Do you know that being a lone worker is not necessarily a full-time job? For example, a worker might work in the office with other coworkers for most of the day, however, is considered a lone worker when they leave for site visits to areas where there is no supervision and has no contact with co-workers.
Did you know that a person is considered a lone worker when:
- They are working without supervision.
- Can’t be seen or heard by others while on the job.
- Goes for long periods of time without contact with coworkers.
You might not realize that employees working in isolation tend to be more vulnerable than employers that have coworkers present. In the case of an emergency, lone workers have no way of getting help. For example, in the event the worker is unconscious, not getting help right away can result in serious consequences.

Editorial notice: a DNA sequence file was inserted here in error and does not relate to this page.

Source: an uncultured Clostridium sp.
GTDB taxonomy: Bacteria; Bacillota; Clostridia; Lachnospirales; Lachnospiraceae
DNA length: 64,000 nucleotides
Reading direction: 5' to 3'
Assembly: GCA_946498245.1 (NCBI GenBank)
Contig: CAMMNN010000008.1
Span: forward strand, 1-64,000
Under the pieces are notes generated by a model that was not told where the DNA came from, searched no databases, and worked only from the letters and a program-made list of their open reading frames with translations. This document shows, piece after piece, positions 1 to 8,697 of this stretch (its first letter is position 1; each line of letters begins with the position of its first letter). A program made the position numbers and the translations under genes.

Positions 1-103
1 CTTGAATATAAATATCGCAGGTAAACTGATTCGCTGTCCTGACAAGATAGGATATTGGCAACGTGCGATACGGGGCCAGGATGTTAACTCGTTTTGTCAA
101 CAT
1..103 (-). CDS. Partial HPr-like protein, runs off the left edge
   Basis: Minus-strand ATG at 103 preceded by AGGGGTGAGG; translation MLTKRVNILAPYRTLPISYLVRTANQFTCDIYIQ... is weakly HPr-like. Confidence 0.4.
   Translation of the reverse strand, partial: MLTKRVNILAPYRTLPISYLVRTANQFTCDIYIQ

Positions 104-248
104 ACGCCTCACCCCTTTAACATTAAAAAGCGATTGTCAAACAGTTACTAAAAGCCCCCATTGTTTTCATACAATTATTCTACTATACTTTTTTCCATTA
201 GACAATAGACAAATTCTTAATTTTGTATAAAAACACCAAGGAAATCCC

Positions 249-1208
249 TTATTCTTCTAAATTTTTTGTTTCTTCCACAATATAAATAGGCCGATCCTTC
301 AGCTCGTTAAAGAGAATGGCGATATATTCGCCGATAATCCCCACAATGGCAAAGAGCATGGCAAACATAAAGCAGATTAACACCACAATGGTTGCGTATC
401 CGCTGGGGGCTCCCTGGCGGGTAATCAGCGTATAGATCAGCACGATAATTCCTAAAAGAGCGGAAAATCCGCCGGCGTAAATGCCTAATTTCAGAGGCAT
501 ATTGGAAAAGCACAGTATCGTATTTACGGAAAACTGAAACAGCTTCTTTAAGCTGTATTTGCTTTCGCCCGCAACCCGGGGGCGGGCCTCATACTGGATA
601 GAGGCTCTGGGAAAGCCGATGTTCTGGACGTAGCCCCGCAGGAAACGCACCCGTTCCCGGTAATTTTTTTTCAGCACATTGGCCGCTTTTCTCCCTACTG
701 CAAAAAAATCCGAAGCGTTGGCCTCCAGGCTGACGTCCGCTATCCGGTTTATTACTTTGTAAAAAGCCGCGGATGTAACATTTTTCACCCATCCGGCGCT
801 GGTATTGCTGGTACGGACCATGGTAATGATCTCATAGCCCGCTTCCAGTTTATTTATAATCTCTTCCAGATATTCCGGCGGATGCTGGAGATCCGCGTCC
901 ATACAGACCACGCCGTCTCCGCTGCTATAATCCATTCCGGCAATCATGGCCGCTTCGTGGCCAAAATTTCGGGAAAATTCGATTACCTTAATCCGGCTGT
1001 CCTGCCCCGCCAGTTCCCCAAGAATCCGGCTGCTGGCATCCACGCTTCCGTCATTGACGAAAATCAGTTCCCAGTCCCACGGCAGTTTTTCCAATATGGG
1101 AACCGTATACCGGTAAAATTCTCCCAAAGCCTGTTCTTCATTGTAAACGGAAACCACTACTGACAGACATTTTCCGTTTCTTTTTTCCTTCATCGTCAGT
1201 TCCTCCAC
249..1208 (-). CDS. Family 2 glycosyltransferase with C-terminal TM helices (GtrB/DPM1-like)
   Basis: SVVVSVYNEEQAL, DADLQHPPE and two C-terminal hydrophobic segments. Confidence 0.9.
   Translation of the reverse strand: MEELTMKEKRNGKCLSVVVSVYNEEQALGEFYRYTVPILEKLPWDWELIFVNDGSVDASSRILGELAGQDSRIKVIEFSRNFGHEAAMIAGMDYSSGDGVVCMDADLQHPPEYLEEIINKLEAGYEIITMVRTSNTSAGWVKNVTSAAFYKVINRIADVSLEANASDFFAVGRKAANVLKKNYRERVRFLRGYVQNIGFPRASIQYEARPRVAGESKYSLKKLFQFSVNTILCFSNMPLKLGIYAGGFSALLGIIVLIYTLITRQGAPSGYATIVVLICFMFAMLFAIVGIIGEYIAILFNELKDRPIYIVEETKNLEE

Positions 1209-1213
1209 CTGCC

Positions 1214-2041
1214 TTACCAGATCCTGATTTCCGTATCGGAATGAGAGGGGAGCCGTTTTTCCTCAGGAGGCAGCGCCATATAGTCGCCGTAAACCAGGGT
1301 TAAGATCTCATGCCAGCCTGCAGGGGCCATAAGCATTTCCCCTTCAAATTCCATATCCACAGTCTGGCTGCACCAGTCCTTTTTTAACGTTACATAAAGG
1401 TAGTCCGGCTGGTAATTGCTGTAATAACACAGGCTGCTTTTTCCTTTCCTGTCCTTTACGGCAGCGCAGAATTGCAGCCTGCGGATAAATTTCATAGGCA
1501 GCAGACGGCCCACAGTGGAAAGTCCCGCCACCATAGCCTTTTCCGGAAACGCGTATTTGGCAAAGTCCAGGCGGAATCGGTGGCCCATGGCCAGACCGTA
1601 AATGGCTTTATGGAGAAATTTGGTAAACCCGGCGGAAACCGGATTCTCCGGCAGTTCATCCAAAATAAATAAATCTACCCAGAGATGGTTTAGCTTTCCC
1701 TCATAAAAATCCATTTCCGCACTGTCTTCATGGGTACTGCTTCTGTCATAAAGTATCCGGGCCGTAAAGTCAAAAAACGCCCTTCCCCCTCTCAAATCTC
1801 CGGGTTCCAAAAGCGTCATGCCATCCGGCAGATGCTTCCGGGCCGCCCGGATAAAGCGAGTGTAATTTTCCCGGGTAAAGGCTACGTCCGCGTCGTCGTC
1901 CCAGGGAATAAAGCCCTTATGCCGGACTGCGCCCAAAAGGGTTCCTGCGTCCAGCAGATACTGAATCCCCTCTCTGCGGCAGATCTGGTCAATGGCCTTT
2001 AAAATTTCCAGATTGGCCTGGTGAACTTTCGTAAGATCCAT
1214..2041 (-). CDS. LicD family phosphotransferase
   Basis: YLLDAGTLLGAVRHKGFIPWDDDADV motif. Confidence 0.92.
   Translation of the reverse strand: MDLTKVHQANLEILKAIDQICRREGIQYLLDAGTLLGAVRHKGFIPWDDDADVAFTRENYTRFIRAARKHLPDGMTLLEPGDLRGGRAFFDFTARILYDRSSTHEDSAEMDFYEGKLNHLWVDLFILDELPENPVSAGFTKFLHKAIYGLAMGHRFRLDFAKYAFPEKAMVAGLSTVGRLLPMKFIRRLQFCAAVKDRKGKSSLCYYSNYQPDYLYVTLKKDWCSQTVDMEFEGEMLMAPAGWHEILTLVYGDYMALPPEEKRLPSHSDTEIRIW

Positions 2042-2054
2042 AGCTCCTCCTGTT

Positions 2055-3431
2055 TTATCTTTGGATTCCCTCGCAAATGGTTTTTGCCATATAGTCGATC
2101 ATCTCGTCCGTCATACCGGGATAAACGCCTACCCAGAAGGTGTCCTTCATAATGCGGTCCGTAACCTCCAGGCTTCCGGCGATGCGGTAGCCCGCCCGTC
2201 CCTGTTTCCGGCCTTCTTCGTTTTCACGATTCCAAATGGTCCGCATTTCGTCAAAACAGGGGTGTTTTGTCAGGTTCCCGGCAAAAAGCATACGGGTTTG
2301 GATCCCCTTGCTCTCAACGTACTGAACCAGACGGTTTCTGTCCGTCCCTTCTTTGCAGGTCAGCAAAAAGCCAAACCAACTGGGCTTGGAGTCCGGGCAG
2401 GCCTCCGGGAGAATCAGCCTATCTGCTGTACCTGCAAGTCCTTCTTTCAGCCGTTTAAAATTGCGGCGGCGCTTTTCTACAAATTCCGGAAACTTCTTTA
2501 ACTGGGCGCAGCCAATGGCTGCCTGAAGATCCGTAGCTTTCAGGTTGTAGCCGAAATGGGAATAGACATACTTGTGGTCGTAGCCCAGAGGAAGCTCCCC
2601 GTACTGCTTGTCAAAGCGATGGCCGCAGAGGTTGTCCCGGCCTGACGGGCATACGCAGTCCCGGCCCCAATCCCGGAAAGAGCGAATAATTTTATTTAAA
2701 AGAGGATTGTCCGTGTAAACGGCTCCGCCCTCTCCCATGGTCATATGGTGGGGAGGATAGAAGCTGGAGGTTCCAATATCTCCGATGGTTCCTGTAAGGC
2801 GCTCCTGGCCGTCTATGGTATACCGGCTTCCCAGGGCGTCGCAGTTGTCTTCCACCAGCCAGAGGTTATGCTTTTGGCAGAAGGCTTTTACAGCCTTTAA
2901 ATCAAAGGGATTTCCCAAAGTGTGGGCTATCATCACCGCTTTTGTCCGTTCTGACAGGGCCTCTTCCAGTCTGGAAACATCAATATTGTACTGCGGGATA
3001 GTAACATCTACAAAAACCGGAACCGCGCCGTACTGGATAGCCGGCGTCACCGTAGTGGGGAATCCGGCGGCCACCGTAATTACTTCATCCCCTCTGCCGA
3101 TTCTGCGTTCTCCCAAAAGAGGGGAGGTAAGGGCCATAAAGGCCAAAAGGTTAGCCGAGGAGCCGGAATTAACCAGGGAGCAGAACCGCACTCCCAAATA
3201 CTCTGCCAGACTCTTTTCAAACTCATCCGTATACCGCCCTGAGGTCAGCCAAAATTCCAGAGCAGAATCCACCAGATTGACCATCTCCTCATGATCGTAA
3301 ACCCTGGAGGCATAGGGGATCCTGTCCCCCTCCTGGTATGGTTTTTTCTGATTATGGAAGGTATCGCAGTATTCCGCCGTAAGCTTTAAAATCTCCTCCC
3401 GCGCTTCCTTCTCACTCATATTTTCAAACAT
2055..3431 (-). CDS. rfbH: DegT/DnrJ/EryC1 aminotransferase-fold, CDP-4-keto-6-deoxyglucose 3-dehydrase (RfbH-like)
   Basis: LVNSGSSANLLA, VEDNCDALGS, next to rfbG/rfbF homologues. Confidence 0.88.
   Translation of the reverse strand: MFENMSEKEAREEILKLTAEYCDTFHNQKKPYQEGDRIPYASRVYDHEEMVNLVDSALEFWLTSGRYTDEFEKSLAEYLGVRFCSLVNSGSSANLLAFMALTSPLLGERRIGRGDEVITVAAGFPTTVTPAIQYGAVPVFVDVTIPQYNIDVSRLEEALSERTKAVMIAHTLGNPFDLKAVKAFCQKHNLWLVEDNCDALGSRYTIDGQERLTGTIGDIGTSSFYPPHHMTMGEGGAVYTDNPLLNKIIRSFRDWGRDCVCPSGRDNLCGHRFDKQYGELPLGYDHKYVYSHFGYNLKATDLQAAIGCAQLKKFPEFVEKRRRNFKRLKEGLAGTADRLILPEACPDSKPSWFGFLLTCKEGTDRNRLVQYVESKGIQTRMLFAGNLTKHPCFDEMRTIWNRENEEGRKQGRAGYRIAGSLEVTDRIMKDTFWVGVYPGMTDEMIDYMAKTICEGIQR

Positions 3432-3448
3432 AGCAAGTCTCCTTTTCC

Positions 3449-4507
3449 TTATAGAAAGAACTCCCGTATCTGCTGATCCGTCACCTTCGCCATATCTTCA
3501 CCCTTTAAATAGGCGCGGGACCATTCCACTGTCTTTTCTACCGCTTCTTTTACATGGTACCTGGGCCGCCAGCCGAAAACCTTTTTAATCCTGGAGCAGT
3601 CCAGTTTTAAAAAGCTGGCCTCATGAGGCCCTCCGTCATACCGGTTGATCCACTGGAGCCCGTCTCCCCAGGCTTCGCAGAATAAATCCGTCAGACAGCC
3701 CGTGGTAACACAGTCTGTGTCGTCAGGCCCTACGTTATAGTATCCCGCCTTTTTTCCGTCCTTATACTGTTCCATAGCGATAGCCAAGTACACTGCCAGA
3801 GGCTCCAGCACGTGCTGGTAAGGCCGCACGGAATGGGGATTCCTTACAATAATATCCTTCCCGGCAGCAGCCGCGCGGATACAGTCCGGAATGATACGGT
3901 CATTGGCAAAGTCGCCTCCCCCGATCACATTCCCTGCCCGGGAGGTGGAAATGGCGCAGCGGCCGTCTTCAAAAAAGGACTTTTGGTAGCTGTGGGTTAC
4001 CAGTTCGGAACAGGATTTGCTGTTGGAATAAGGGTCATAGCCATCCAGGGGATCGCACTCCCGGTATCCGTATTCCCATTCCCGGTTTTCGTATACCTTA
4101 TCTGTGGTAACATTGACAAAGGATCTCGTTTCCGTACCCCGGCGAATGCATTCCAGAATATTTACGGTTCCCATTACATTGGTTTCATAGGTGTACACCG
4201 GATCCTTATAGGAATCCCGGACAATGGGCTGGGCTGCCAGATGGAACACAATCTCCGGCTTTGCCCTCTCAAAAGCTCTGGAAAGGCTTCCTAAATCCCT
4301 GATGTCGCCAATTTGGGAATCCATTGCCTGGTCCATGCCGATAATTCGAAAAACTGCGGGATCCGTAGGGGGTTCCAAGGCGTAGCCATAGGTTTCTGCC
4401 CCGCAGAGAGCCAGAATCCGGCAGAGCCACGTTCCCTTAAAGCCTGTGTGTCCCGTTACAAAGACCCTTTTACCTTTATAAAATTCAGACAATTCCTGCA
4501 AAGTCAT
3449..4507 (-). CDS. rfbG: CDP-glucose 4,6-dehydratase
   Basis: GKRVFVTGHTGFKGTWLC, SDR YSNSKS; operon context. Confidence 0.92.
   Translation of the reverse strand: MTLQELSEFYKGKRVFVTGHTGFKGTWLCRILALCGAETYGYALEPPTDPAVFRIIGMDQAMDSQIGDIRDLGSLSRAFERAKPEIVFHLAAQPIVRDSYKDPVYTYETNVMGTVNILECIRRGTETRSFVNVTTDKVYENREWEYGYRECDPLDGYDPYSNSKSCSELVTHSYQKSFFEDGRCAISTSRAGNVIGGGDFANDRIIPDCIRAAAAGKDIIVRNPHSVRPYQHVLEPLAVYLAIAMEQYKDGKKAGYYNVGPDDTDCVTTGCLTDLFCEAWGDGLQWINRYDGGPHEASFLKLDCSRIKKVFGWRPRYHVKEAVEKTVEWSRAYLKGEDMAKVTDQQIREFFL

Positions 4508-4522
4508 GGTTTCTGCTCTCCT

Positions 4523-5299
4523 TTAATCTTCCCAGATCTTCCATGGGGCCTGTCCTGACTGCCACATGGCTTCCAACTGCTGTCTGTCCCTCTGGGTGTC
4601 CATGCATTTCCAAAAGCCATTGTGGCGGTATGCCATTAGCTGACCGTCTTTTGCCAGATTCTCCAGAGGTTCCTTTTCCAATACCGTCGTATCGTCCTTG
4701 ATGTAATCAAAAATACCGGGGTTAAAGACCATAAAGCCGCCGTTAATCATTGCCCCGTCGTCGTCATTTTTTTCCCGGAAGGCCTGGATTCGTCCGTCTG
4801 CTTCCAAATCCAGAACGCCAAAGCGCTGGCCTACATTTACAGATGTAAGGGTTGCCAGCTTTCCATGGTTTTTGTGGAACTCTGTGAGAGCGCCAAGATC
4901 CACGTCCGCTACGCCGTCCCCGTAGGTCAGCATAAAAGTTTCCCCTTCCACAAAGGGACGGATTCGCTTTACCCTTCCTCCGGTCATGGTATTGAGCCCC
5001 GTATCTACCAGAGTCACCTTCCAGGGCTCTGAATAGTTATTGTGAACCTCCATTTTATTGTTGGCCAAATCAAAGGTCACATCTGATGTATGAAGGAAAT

Lone workers are also at a heightened risk of violence at work! An employee working alone might be more vulnerable if they were dealing with an angry or abusive customer. Therefore, it’s important to have lone worker monitoring in place confirming lone worker safety. CHECKMATE Working Alone involves regular check-ins ensuring that the employee working alone is safe.
As an employer, you must provide a safe workplace for all workers. Therefore, you must identify if you have a lone worker. You must determine if assistance is readily available for the lone worker in your workplace. You should ask the following questions:
- Are other people in the vicinity?
- Are those people aware of your worker’s need for assistance?
- Are they willing to provide assistance?
- Are they able to provide assistance in a timely manner?
Our CHECKMATE Working Alone monitoring system allows you to ensure your workers are safe. To find out more about how CHECKMATE Working Alone meets work alone legislation and how it can help you avoid spending unnecessary amounts of funds or travelling to their location for physical check-ins, contact one of our lone worker experts today!